People generally think they can do more than they can actually do. We think we can do more, be more and control more than we actually can. We think we can change our habits, change our relationships and change our lives for the better without a real understanding of what it takes to truly transform them. And to top it off, we hold those same expectations for others.
Mismatched expectations are inevitable. We believe others can be more than they can actually be. And if we hold tightly to unrealistic expectations—or even realistic expectations that the other person doesn’t align with—our frustration and disappointment accumulate like a thick layer of dust, obscuring the original beauty and intent of the relationship.
Mismatched expectations are why your friends sit you down and say, “He’s just not that into you.”
Mismatched expectations are why you keep trying to impress your boss even though she never delivers the direction or support you really need.
Mismatched expectations are why you feel like you are always trying to reignite the connection between you and your spouse and then don’t understand why he isn’t responding.
When we have mismatched expectations, we’re operating from a belief system about how specific relationships should look and feel—the rock-bottom thoughts and feelings we believe to be true. We may not even be conscious of them. Many of us are unaware of those underlying assumptions until we experience a relational disappointment or failure. Sometimes that frustration is related to a boundary violation, but more often, people have not met our expectations in the way they behave or think. Belief systems reveal themselves in an inner narrative that goes something like this: Husbands who really love their wives are romantic or women aren’t supposed to be that assertive or best friends don’t wait a day to respond to texts. Most of the time, we have neither communicated our expectations to the other person nor done the deeper work of identifying and examining our belief systems to consider whether they are helpful, healthy and accurate. We operate from belief systems about food, sex, money, gender roles, parenting, marriage, faith, our worth and our impact. All of our behaviors, whether good or bad, generally stem from one of these rock-bottom beliefs.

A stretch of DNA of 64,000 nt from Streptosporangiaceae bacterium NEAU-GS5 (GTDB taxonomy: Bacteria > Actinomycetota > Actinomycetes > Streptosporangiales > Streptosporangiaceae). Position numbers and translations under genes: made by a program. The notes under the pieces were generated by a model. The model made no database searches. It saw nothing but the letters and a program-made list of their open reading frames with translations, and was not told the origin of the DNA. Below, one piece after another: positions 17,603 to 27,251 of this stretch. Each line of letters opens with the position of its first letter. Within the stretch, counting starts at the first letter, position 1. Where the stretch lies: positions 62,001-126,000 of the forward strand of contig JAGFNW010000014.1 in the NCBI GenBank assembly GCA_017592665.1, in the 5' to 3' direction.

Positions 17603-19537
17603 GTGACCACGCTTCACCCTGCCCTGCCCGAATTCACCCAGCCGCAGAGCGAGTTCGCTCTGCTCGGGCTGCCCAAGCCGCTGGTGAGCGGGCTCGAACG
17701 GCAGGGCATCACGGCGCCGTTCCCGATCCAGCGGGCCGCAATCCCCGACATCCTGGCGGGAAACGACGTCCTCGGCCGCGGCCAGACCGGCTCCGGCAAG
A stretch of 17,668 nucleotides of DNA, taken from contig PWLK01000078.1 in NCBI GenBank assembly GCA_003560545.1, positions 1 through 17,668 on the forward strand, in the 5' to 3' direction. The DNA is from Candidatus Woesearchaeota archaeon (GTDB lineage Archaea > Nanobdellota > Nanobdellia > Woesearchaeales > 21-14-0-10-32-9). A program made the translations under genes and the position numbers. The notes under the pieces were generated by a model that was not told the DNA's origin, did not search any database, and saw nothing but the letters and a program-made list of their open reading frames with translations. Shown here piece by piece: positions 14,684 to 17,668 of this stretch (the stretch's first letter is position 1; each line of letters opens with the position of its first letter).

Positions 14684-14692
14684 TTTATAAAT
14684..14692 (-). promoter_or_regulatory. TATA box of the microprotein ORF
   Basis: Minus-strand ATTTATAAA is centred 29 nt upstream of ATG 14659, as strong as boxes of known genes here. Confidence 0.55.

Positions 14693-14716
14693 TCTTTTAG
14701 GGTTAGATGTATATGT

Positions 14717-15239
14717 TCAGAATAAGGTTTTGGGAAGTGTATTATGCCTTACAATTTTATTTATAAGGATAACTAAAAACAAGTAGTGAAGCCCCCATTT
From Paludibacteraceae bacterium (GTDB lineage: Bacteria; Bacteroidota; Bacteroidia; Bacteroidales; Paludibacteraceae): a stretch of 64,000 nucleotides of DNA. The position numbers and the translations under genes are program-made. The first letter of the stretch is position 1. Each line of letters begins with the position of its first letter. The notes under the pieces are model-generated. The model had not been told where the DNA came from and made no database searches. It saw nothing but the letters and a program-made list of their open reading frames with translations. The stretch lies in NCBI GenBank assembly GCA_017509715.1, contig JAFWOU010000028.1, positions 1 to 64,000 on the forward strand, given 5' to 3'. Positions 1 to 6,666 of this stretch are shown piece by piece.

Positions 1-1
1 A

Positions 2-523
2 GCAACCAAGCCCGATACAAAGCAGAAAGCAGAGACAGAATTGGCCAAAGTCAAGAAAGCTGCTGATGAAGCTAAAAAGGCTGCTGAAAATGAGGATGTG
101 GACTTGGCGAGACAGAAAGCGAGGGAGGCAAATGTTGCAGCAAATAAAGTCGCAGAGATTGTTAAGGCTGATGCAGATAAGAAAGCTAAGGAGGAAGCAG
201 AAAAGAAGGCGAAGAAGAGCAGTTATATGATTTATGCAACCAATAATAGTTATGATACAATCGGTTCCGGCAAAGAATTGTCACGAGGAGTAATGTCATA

While some beliefs are relatively innocuous and fairly easy to adjust (Only guys take out the garbage!), many are rooted in the inevitable wounds of childhood (regardless of how healthy our family is) or our life stories. When we haven’t done the work necessary to heal from those wounds or better understand our stories, life can begin to feel dark and confusing. We find ourselves working out our issues with our father’s authority by trying to be rigid with our boss. We attempt to work out issues related to our mother’s manipulation by distancing ourselves from our wife’s needs. We keep trying to prove our worth to our gorgeous, gregarious coworker just as we once did to our big brother, our first boyfriend or our middle school frenemy. Even though those dynamics are rooted in what happened long ago, we keep living out the same patterns in our present relationships. Perhaps this is why the prophet Jeremiah said, “The heart is deceitful above all things and beyond cure. Who can understand it?” (Jeremiah 17:9, NIV).
If we started with that truth, we would all give up trying before we even begin! And it’s true: The reaction of our hearts often feels beyond our own understanding. But it’s not beyond God’s understanding, and He offers us a way forward in the promise that we are His children, that His love is poured out on us, and that we can be made new. If you keep failing at relationships, powerful belief systems from your past may be impacting your present and future.